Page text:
Sunderland drew 2-2 away at Preston in a game where an early Honeyman goal was cancelled out by a demoralising quickfire double from the home side. McGeady netted our second to win a point in a much-improved performance from Sunderland that also saw the return of Roadrunner Duncan Watmore. While Simon Grayson's status as manager was under threat going into this fixture, his job is surely now safe going into the International break.
Sunderland’s collapse at Ipswich mid-week threatened to bring Simon Grayson’s disastrous opening spell at Sunderland to an end, and many hypothesised that a defeat today could seal it completely. With an International break over the horizon, this would be the perfect time for a change in the backroom — Grayson would likely have to resign to severe his employment status, as presumably Sunderland could not afford to sack him!
That is not to say that Grayson categorically should be sacked. His tactics in recent times have been questionable — persisting with Cattermole, a midfield two, five at the back and playing Vaughan so far up the pitch — at the same time, however, I think our failings in the transfer window have certainly played a big part in it. With Grayson having a good reputation as a man manager, I think there’s every chance that, once he figures it out, he could still be great for us.
The team was announced and resembled something closer to what I have been hoping for in recent times.
Jones, O’Shea, Browning, Matthews
Honeyman, Cattermole, NDong, Gooch
I expect that McGeady will play something of a free role, but then both Gooch and Honeyman are also capable of playing behind the striker. Personally I would have Gooch playing in front of Vaughan and tell Vaughan to do nothing but stand in the box while Gooch chases the long balls. He is a goalscorer, indisputably, but without being utilised as a goalscorer he will barely get the chance to convert, which has been our problem with him thus far.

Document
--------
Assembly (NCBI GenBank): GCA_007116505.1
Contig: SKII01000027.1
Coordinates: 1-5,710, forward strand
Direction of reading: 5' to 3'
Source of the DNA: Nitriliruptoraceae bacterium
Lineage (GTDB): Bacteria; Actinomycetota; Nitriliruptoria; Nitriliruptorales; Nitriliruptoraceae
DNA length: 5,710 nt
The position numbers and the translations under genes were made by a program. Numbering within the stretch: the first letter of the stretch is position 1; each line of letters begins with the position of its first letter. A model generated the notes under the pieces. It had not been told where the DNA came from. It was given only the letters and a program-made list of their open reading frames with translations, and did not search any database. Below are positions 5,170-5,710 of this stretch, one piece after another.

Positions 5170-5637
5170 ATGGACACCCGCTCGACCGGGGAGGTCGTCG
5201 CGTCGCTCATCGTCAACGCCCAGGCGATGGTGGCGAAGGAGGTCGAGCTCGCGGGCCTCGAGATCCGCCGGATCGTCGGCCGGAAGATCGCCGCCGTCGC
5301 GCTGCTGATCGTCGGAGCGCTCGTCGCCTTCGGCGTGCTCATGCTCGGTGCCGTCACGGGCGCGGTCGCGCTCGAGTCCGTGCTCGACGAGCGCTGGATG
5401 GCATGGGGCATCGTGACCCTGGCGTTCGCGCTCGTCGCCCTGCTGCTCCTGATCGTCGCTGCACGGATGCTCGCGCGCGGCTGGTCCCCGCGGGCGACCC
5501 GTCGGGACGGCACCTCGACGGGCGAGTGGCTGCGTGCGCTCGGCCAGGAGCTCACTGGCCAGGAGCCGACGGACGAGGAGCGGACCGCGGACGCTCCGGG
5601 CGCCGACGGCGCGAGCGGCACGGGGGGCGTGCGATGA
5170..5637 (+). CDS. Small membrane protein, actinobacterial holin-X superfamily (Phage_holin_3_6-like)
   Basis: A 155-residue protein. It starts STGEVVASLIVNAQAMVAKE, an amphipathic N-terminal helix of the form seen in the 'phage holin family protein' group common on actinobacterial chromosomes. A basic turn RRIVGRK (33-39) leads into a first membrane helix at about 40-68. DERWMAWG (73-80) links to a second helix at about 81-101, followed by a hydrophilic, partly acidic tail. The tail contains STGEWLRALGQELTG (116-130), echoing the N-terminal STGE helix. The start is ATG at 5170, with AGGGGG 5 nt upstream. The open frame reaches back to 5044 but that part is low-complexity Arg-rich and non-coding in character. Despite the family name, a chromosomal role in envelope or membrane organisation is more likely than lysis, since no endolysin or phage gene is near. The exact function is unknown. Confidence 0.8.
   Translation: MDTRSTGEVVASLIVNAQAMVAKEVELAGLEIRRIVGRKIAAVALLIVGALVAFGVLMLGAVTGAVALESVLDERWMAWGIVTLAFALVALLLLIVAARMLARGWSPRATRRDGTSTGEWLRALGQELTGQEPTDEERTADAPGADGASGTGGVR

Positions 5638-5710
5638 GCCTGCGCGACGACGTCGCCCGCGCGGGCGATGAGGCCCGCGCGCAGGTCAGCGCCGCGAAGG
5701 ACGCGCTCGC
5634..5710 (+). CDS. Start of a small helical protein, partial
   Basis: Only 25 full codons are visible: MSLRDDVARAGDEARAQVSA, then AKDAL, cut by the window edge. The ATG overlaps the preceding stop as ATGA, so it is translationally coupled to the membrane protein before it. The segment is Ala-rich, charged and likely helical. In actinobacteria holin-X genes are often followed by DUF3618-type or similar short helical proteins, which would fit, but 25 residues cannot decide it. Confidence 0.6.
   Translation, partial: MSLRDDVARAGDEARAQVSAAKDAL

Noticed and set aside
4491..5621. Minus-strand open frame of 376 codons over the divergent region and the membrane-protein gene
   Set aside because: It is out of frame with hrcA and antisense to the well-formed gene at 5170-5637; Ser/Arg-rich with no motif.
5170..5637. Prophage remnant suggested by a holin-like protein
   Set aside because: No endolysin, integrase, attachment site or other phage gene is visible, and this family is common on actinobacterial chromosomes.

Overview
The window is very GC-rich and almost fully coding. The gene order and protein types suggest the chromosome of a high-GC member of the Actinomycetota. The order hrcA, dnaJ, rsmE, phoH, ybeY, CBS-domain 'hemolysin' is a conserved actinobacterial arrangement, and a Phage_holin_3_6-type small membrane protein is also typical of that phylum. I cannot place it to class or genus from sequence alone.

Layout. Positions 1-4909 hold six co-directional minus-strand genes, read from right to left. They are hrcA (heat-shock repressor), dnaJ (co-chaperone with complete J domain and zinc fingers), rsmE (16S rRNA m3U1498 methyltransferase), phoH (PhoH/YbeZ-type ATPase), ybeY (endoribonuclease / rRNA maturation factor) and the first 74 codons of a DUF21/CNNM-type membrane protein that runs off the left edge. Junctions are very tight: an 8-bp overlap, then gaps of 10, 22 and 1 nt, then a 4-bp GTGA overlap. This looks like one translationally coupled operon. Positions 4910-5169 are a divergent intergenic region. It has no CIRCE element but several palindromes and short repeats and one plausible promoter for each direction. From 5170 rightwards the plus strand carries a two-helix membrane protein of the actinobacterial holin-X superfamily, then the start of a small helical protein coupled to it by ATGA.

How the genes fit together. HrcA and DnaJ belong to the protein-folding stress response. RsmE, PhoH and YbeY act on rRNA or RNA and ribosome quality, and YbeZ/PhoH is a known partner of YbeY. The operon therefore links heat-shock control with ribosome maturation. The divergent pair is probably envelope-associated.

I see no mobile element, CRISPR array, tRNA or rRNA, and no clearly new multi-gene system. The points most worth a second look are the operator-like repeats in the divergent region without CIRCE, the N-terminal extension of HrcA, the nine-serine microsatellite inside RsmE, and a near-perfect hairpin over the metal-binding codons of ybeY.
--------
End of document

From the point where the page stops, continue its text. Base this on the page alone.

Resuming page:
Sunderland did indeed line up 4-4-2, and O’Shea’s reintroduction is well overdue — Kone has been off his game for a while now, and at least needs to be dropped to make a statement, if not to improve our performance.
Sunderland spent the first 20 minutes or so getting a feel for the game, with Cattermole looking much more comfortable in a 4-man midfield. Having Honeyman and Gooch on the pitch gave us that extra bit of of pace and drive that seemed to worry Preston. The deadlock was broken, however, by a set piece.
A looping free kick into the box was won by Vaughan, who leapt high in the air to nod the ball down for Gooch. The young American spotted Honeyman, who was unmarked, and cheekily back heeled the ball to set up an easy finish. A fantastically worked set piece that was highly appreciated by the 3,000 travelling Sunderland fans, who burst into a rapturous hysteria.
While I’ve been critical of Vaughan’s role as an aerial pivot, it certainly worked well for the goal. A one-goal cushion allowed Sunderland to be much more relaxed on the ball, with McGeady on the right wing, Honeyman on the left, and Gooch playing up front with Vaughan.
Simon Grayson opened himself to huge criticism during the week for having a pop at a section of Sunderland fans, but his tactics today from the start were nigh-on perfect, for me. His comment that critical, fair-weather SAFC fans are ‘crawling out of the woodwork’ was no doubt miscalculated, but at the same time I am also hugely resentful of fans that have stopped going to games after relegation. We don’t support the team because it wins; you have to go whether we win or lose, there’s no choice in the matter.